Education Funding

Court Rejects Kansas School Financing System

By Jessica L. Tonn & David J. Hoff — January 04, 2005 1 min read

The Kansas Supreme Court has declared that the state inadequately finances its public schools, in a long-awaited opinion released Jan. 3.

The preliminary decision agreed with a lower-court judge’s 2003 ruling that the legislature has failed to meet the burden imposed on it by the Kansas Constitution to “make suitable provision for finance” of K-12 schools.

The unanimous opinion in Montoy v. State of Kansas serves as a warning to state legislators, who were given until April 12 to address the school finance dilemma. A final and prescriptive version of the ruling will be issued at that time.

Read the Kansas Supreme Court’s preliminary decision.

“We will withhold our formal opinion until corrective legislation has been enacted or April 12, 2005, whichever occurs first,” the court declared in its ruling.

The plaintiffs in the case, the school districts of Salina and Dodge City, have argued that the current school financing structure leaves schools severely underfunded. The districts also argue that they are unable to meet the needs of their students, especially those schools in medium-size and large districts that tend to have disproportionately high numbers of minority and special education students.

Agreeing with the plaintiffs, the high court added that the finance formula is based on “former spending levels and political compromise,” rather than the actual costs of education.

Though the ruling did not include specific instructions for lawmakers, it did conclude that “it is clear increased funding will be required.”

The justices went on to say that “the equity with which the funds are distributed and the actual costs of education, including appropriate levels of administrative costs, are critical factors for the legislature to consider in achieving a suitable formula for financing education.”

In a statement released the day of the ruling, Kansas Attorney General Phill Kline said that the legislature could comply with the decision by adjusting the formula used for distributing K-12 aid so that districts with high numbers of students deemed at risk get funding increases.

The Kansas state legislature reconvenes on Jan. 10.

Events

Jobs The EdWeek Top School Jobs Virtual Career Fair
Find teaching jobs and other jobs in K-12 education at the EdWeek Top School Jobs virtual career fair.
This content is provided by our sponsor. It is not written by and does not necessarily reflect the views of Education Week's editorial staff.
Sponsor
Mathematics Webinar
Engaging Young Students to Accelerate Math Learning
Join learning scientists and inspiring district leaders, for a timely panel discussion addressing a school district’s approach to doubling and tripling Math gains during Covid. What started as a goal to address learning gaps in
Content provided by Age of Learning & Digital Promise, Harlingen CISD
This content is provided by our sponsor. It is not written by and does not necessarily reflect the views of Education Week's editorial staff.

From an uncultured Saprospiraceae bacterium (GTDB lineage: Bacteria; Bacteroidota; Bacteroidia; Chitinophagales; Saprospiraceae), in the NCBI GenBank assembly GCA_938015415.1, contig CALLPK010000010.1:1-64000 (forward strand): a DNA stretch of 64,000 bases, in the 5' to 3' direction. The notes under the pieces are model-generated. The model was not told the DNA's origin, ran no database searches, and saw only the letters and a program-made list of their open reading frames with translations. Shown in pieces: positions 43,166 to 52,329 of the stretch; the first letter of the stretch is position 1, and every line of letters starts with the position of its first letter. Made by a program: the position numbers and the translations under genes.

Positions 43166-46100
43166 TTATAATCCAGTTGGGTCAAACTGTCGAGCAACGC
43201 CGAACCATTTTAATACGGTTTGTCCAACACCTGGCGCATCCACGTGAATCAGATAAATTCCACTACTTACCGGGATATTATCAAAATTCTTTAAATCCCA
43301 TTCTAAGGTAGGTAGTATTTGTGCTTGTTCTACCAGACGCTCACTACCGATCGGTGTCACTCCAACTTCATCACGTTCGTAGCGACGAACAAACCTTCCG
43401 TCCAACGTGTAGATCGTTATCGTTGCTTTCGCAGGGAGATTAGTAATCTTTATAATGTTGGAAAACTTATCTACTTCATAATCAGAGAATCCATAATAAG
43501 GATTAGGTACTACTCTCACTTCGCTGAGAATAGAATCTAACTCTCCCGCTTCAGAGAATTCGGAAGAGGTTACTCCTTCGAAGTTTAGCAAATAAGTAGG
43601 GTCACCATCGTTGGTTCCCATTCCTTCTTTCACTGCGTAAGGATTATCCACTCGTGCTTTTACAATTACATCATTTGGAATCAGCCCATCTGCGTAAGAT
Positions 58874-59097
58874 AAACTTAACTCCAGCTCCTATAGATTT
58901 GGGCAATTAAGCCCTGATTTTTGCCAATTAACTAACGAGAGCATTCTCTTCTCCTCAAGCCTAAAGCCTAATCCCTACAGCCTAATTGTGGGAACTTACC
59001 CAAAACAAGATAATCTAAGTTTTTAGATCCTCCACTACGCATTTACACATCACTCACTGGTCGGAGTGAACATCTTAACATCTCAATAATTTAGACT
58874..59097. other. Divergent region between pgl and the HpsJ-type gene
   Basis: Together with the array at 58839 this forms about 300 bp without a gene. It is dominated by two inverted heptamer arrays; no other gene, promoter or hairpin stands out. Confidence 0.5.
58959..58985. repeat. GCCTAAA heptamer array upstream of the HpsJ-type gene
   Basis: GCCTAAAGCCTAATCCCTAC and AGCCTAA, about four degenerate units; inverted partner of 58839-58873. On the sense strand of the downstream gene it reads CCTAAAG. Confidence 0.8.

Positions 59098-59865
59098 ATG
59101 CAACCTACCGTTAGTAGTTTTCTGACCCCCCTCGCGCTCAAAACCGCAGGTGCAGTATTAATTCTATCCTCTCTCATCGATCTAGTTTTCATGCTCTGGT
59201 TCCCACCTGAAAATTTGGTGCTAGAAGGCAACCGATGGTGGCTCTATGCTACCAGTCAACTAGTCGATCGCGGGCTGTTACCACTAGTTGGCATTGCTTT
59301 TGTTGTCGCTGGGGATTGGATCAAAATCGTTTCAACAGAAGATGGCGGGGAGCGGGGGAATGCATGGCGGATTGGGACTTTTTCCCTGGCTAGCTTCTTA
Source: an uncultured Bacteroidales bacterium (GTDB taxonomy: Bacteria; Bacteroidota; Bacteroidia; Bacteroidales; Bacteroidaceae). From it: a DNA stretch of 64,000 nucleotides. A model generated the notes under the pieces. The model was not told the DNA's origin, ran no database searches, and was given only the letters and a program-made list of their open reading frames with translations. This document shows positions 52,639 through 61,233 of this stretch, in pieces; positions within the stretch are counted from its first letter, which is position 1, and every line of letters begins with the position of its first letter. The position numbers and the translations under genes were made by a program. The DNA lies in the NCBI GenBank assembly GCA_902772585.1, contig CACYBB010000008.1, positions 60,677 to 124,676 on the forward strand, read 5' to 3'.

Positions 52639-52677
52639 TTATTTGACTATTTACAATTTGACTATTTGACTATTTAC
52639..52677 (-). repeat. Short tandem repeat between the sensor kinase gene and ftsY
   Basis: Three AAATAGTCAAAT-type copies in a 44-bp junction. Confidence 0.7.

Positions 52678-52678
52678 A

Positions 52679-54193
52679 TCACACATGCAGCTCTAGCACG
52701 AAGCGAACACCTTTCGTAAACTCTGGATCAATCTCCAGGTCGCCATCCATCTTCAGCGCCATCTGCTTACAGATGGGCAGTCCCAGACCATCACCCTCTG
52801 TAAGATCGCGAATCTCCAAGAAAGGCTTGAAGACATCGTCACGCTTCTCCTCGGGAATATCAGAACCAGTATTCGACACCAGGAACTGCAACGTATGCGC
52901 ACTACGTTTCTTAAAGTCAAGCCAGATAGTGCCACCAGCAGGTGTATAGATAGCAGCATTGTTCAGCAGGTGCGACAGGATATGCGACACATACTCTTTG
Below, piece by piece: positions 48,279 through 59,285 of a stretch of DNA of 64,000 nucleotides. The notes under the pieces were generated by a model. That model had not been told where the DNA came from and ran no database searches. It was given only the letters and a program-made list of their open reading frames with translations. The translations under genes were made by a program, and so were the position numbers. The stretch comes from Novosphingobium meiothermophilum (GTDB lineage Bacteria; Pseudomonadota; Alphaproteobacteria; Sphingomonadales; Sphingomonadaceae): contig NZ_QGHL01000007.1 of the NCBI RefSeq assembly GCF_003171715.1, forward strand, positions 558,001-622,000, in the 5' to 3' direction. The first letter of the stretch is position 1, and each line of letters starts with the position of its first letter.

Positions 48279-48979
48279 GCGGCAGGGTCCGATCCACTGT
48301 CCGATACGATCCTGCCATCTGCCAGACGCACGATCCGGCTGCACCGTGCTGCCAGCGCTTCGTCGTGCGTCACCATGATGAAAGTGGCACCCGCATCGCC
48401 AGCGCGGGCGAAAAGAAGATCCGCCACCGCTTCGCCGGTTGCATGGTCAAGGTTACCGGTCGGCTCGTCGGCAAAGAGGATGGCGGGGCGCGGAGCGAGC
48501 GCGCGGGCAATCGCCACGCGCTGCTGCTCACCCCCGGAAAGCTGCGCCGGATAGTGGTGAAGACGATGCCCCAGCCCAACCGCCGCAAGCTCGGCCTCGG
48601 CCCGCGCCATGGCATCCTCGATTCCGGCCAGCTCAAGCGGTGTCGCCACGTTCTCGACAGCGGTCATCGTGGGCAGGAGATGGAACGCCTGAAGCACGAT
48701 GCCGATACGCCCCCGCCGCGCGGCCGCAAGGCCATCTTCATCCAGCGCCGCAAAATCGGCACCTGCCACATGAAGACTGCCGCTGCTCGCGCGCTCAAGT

Sponsor
Curriculum Webinar
How to Power Your Curriculum With Digital Books
Register for this can’t miss session looking at best practices for utilizing digital books to support their curriculum.
Content provided by OverDrive

EdWeek Top School Jobs

Teacher Jobs
Search over ten thousand teaching jobs nationwide — elementary, middle, high school and more.
View Jobs
Principal Jobs
Find hundreds of jobs for principals, assistant principals, and other school leadership roles.
View Jobs
Administrator Jobs
Over a thousand district-level jobs: superintendents, directors, more.
View Jobs
Support Staff Jobs
Search thousands of jobs, from paraprofessionals to counselors and more.
View Jobs

Read Next

Education Funding Some in Congress Fear State Budget Decisions May Undercut COVID-19 Education Relief
A dispute in Wisconsin over coronavirus relief underscores how technical issues and politics are affecting education spending decisions.
4 min read
Image shows an illustration of money providing relief against coronavirus.
DigitalVision Vectors/iStock/Getty
Education Funding There Are Big Funding Gaps Affecting High-Poverty Schools. Can Biden Close Them?
Hurdles lie ahead for a $20 billion bid to create "Title I equity grants" to address long-standing funding inequities.
9 min read
President Joe Biden talks about the May jobs report from the Rehoboth Beach Convention Center in Rehoboth Beach, Del., Friday, June 4, 2021.
President Joe Biden made boosting Title I for disadvantaged students a key part of his education platform on the campaign trail.
Susan Walsh/AP
Education Funding Education Department Issues Directive on Shielding Students in Poverty From Funding Cuts
The agency released the "maintenance of equity" guidance on COVID-19 relief as part of a public-relations blitz on equity amid the pandemic.
5 min read
Image of a $100 dollar bill that is cut into blocks for distribution.
E+/Getty
Education Funding New COVID-19 Aid Coalition Highlights Strategies for Retaining Teachers, Digital Learning
The coalition representing school officials, teachers' unions, and others, has pledged a multiyear effort to use relief aid effectively.
2 min read
Mary Euell helps her sons, Michael Henry, left, and Mario Henry, work through math lessons remotely in their Erie, Pa., home.
Mary Euell helps her sons, Michael Henry, left, and Mario Henry, work through math lessons remotely in their Erie, Pa., home.
Christopher Millette/Erie Times-News via AP